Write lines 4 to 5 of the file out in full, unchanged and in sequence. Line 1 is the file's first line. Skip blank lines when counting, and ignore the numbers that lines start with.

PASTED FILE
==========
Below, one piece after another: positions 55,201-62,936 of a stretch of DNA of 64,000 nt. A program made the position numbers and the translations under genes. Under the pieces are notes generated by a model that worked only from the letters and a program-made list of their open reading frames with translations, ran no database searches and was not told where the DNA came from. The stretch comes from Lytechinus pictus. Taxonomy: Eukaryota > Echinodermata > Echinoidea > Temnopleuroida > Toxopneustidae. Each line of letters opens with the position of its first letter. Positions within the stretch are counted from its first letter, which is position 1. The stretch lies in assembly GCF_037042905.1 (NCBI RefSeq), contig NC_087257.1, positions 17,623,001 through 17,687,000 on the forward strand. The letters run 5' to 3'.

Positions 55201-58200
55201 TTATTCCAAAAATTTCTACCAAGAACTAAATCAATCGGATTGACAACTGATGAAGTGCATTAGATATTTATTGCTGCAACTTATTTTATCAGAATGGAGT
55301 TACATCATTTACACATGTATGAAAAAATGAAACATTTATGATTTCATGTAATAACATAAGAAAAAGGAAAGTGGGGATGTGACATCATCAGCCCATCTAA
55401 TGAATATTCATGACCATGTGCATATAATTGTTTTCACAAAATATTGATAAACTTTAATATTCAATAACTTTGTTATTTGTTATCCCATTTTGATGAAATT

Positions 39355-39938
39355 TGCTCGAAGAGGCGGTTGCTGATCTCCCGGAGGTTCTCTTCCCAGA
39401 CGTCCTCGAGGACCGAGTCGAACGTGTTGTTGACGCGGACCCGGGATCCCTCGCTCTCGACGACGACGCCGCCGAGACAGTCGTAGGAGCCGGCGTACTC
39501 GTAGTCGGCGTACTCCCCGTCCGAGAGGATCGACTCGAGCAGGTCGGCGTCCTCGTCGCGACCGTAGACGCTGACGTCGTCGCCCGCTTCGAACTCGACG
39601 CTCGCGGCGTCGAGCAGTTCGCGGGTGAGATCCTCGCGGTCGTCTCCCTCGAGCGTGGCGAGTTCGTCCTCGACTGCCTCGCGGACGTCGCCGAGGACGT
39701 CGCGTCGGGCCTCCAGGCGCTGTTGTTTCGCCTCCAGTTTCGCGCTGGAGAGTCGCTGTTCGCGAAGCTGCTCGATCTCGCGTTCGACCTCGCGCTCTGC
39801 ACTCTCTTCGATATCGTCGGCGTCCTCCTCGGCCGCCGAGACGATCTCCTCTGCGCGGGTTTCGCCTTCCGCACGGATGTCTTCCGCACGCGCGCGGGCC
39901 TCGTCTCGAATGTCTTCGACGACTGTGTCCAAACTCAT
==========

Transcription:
55301 TACATCATTTACACATGTATGAAAAAATGAAACATTTATGATTTCATGTAATAACATAAGAAAAAGGAAAGTGGGGATGTGACATCATCAGCCCATCTAA
55401 TGAATATTCATGACCATGTGCATATAATTGTTTTCACAAAATATTGATAAACTTTAATATTCAATAACTTTGTTATTTGTTATCCCATTTTGATGAAATT